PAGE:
3 tips for using Historic Turf Disease Information

A while back (May) I promised to write blogs on a few of the Digital tools available to you, free on the Syngenta Turf website, this is me starting to come good on that promise.

Historic Turf Disease Data

Historic Disease Information

This is one of those tools that’s going to be very useful in the right situation. Like a rake, it’s the perfect tool for certain jobs but you wouldn’t want to dig a hole with one.

Tools for Greenkeepers

Tip 1:

Who’s it useful for?

For anyone who’s recently moved clubs, especially to a different geographical area the outputs of this tool can help inform you of the risk of turf disease outbreaks based on historical weather information.

Or if you’ve been at a club for a while and you’ve been struck by a turf disease that you weren’t expecting, or haven’t seen before, it can be good to look at the model to understand if its something driven by climate/environment or change in practice.

Tip 2:

These outputs are all based on modelling, its no substitute for experience. SO, if you’ve been course manager somewhere for 10+ years and you take a few notes about when you see signs of different diseases across the year. Don’t throw those notes in the recycling bin and praise that the ‘digital age’ has arrived! Those experiences at a specific site are invaluable and can’t be matched by any digital modelling yet (perhaps if you have an onsite weather station which logs all data you can come close).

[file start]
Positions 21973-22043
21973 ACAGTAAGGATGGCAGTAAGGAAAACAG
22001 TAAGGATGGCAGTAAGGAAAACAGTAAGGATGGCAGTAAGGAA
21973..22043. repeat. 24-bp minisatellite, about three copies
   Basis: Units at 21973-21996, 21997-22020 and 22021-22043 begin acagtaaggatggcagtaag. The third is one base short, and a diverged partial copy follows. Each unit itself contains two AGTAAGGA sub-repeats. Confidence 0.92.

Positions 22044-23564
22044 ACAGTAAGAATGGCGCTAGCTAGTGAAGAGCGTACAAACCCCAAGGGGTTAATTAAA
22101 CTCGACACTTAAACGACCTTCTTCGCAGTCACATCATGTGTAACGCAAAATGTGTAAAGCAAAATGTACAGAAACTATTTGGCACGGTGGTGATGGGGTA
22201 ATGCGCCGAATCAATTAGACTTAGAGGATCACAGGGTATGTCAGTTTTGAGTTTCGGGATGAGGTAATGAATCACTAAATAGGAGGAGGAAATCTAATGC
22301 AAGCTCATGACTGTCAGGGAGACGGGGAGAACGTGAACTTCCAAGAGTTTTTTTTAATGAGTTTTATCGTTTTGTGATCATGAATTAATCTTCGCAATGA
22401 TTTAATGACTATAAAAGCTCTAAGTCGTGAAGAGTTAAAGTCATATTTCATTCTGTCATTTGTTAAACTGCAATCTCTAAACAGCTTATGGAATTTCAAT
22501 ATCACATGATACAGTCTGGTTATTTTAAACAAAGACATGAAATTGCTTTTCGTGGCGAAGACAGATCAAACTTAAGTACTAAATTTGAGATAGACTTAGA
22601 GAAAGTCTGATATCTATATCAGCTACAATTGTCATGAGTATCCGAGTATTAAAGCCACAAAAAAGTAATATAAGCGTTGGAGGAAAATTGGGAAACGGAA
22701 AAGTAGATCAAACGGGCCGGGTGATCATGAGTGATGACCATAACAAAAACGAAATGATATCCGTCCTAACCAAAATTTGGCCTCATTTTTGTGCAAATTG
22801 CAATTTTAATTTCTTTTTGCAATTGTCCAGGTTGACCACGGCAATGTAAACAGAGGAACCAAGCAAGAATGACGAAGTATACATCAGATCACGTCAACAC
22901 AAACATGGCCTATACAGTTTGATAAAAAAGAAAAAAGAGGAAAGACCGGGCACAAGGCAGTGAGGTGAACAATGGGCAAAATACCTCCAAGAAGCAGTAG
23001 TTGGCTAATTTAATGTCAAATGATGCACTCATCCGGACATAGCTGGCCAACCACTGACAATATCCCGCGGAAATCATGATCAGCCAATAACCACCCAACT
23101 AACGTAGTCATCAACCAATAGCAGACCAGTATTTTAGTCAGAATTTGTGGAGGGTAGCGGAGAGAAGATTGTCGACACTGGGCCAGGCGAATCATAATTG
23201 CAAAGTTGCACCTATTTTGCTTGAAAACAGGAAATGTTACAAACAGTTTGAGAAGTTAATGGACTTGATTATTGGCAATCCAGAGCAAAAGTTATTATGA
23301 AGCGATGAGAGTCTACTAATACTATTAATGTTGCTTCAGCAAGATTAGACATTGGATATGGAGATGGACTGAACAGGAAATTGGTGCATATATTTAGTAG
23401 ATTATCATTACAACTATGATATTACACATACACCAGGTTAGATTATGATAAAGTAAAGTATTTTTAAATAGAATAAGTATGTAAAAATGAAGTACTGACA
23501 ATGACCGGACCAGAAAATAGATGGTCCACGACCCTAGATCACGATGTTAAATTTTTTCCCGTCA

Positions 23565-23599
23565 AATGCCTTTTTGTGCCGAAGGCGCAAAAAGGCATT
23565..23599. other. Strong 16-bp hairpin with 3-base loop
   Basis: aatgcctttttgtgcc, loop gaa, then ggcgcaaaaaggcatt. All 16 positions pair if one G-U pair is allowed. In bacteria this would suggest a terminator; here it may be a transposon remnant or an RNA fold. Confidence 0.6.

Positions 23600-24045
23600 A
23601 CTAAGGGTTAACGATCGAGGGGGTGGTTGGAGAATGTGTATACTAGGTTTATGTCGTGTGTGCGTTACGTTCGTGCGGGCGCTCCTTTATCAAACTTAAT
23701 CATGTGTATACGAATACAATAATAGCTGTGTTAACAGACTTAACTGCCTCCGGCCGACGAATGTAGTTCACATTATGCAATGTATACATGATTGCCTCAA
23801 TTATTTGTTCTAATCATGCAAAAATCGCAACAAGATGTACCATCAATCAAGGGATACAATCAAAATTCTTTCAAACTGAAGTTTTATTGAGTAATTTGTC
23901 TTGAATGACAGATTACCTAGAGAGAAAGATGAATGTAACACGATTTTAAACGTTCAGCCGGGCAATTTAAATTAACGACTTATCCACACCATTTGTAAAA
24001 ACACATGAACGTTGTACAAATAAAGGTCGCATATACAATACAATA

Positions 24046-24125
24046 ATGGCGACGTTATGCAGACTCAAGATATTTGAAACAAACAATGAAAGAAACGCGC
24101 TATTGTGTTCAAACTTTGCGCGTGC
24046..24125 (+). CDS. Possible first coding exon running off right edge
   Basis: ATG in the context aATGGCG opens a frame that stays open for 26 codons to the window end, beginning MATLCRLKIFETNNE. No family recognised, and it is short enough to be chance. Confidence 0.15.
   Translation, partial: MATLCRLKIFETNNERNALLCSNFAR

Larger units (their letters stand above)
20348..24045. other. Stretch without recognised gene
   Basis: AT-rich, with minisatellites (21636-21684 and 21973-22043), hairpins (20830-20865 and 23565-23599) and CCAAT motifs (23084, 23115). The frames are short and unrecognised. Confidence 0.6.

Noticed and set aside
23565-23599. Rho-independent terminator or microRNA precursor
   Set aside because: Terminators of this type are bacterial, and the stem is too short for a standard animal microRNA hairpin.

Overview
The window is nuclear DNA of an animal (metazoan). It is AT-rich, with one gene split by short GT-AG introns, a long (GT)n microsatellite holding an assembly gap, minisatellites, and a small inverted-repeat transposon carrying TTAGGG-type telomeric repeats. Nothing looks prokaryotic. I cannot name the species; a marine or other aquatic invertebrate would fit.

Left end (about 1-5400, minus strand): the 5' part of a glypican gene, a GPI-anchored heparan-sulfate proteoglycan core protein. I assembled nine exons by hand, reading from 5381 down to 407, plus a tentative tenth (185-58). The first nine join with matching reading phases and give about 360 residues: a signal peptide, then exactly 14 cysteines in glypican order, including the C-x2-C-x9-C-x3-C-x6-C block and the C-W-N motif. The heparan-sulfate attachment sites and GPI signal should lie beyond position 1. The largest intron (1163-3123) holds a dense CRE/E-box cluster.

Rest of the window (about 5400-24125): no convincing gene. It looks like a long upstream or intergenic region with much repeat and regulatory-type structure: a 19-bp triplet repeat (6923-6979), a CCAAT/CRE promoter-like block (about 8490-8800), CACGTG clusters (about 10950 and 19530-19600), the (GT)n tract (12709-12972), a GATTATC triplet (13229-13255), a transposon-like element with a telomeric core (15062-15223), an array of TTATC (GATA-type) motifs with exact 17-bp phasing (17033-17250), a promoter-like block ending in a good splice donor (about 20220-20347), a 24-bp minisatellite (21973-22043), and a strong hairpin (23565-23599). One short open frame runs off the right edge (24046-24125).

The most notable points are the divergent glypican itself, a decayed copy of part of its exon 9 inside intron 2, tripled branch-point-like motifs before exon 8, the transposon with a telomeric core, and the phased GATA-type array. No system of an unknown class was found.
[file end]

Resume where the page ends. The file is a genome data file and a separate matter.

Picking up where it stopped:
If you are starting somewhere new, and it could be just 10 miles down the road, with a surprisingly different microclimate (especially in coastal areas) then this tool is great to have a look back at the historic disease risks for your new site.

Tip 3:

Make sure you set the “Start date” back a few years (generally I’ve been going back to 2018) so you can capture a few different years worth of data. It’s surprising how different disease pressures can be year on year.

 

Using the tool:

As you can see below, the risk is up the side of the graph, the higher the number the more risk of disease outbreak.

Historic Turf Disease Tools

Input your course location, date range, select the disease and click refresh chart.

Hover the mouse over a line to see the exact date it happened. You can select multiple diseases at once but I’d suggest viewing each separately as the graph gets pretty swamped (especially if you select fusarium).

Things to bare in mind:

  1. Seeing high risk of a disease, let’s say Anthracnose in mid August 2021 does not mean you would have had it, if your ITM program is on point, and you had controls in place we would not expect to see disease outbreak, its just the risk of outbreak is higher.
  2. Its all based on weather modelling so if you are further from a weather station or have a strange microclimate its not going to be perfect, but it should still give an accurate enough picture.
  3. Not all diseases are included in the tool.
  4. If you find something interesting, for example a high risk of a disease in a given year you can scroll to the bottom of the page and access historical weather information to see what was going on at that point to fire up disease. The tool gets really powerful when you do that, as you can use that information to predict future hotspots in the calendar for that disease. Like a wet and cold summer (can we even remember one of those?)

 

Free Tools for Greenkeepers

Hopefully it’s a useful tool, and may even be valuable for supporting investments or purchases. If the members or greens committee want to see something tangible to support what you’ve been saying.

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